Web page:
The Toothpaste Millionaire. The practical side of math is highlighted when sixth-graders Rufus and Kate decide to invent a superior toothpaste, sell it and make their fortunes. First published 40 years ago, Jean Merrill’s book (she also wrote The Pushcart War) is still a highly entertaining celebration of the imaginative spirit. After reading this book, don’t be surprised to see your kid start up a new entrepreneurial endeavor using his or her math skills!l
The Cat Who Came in off the Roof by Annie M.G. Schmidt, translated by David Colmer. First published in the Netherlands in 1970, this is a charming story of a shy reporter who befriends a cat-turned-human who helps him advance his journalistic career.
The Seven Wonders of Sassafras Springs by Betty G. Birney, illustrated by Matt Phalen. In the 1920s rural midwest, Eben is obsessed with visiting the seven wonders of the world and doesn’t believe his father who tells him there are wonderful things to be seen right in Sassafras Springs. But then Pa challenges Eben to find seven local wonders and offers up the prize of a trip to the mountains if he can do so.
The Last of the Really Great Whangdoodles by Julie Andrews Edwards. Three children set out on a journey through a magical land to find the shy and secretive Whangdoodle. If your child loves books about mythical places like Oz or Wonderland or even Hogwarts, this book will be a welcome read aloud.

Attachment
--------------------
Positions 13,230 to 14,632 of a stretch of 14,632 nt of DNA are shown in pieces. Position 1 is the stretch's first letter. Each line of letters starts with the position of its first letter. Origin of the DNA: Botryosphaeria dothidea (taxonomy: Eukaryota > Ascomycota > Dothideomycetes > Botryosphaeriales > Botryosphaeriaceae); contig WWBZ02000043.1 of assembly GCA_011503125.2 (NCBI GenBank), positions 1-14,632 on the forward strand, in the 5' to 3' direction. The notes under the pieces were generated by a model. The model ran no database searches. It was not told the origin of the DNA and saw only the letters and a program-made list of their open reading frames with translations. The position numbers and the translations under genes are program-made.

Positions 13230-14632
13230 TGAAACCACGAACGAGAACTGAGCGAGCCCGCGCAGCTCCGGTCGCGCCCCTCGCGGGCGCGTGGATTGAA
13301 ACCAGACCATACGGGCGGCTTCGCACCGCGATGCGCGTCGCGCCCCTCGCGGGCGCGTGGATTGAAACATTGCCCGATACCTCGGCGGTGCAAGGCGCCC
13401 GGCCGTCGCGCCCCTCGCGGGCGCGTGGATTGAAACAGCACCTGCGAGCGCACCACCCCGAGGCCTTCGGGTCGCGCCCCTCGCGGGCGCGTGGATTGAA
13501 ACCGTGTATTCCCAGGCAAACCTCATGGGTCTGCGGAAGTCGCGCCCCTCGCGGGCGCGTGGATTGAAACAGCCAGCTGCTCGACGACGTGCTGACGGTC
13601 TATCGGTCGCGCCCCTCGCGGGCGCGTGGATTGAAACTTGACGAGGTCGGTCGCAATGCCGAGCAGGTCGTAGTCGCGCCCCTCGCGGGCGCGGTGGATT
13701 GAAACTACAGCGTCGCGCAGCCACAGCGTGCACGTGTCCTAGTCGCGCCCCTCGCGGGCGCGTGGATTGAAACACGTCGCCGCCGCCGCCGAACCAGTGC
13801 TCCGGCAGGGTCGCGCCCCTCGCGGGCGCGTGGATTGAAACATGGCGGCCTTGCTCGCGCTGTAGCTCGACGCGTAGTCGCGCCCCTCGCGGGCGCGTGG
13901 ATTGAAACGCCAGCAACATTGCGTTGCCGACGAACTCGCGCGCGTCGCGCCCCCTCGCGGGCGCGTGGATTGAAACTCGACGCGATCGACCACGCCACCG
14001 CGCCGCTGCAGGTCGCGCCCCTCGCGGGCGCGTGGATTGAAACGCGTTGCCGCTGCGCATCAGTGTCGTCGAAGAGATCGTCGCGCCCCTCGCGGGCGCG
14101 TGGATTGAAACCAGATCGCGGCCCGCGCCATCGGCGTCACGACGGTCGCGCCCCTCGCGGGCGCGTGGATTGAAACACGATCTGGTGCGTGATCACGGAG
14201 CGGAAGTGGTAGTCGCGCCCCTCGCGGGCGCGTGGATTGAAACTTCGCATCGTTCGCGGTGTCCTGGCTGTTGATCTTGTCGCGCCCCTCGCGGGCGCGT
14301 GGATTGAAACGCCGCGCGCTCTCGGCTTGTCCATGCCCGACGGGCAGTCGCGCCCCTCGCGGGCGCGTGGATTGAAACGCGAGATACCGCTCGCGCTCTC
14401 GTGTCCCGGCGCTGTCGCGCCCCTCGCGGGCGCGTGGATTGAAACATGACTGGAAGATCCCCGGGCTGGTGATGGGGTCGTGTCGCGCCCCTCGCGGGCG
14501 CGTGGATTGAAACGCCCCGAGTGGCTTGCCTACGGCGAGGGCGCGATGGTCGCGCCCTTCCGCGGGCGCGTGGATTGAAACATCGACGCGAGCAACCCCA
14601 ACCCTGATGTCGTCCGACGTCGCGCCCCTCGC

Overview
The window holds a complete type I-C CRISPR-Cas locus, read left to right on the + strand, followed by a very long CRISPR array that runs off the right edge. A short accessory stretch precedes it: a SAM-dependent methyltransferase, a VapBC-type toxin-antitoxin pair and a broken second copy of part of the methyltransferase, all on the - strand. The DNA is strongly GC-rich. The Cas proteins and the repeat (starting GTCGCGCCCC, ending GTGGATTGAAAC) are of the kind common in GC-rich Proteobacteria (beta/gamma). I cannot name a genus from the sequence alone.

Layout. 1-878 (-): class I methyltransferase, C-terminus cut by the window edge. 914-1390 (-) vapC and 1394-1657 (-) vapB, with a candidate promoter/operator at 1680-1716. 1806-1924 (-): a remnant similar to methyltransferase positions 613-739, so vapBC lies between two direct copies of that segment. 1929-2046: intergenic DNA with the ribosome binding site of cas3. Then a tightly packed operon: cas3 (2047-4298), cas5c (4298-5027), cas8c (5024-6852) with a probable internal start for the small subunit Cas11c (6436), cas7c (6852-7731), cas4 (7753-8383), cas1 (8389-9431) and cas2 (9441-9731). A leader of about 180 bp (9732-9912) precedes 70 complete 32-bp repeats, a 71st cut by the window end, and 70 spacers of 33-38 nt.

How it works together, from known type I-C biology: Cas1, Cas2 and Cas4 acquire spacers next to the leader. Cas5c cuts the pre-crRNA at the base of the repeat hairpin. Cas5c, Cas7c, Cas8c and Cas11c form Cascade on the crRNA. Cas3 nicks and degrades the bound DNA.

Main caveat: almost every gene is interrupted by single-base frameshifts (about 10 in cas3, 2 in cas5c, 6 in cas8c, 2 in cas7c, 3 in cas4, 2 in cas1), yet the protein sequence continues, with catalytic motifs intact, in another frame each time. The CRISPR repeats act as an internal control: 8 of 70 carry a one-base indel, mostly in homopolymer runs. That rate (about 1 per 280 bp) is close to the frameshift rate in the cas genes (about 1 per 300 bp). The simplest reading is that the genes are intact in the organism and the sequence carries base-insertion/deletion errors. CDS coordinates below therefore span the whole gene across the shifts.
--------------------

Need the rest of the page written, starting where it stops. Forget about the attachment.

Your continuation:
Operation Bunny: Book One (Wings & Co.) by Sally Gardner, illustrated by David Roberts. The Dashwoods adopted Emily when she was abandoned in a hatbox, but when they have triplets of their own, they begin to treat Emily as the servant. Her life takes a decided turn after meeting her neighbor and a giant talking cat named Fidget. Unfortunately the neighbor, Miss String meets a sad end and it is up to Emily, the new Keeper of the Keys, and several new fairy friends to solve the mystery and track down an mischievous witch. There is a murder early on in the book, so that might affect your decision to read this book aloud.
Igraine the Brave by Cornelia Funke, translated by Anthea Bell. I meant to put this on my list of strong princess chapter books but forgot. I need to get a better system because I often realize that I forget to share some of our favorite books with you. Igraine comes from a family of magicians, but she would much rather be a knight! In fact, she is so bad at magic, she accidentally turns her family into pigs on her birthday. Unfortunately, it coincides with the arrival of Osmund the Greedy who wants to capture the castle and steal the family’s magic books. Igraine must find the ingredients for a reversal spell and hold off Osmund at the same time.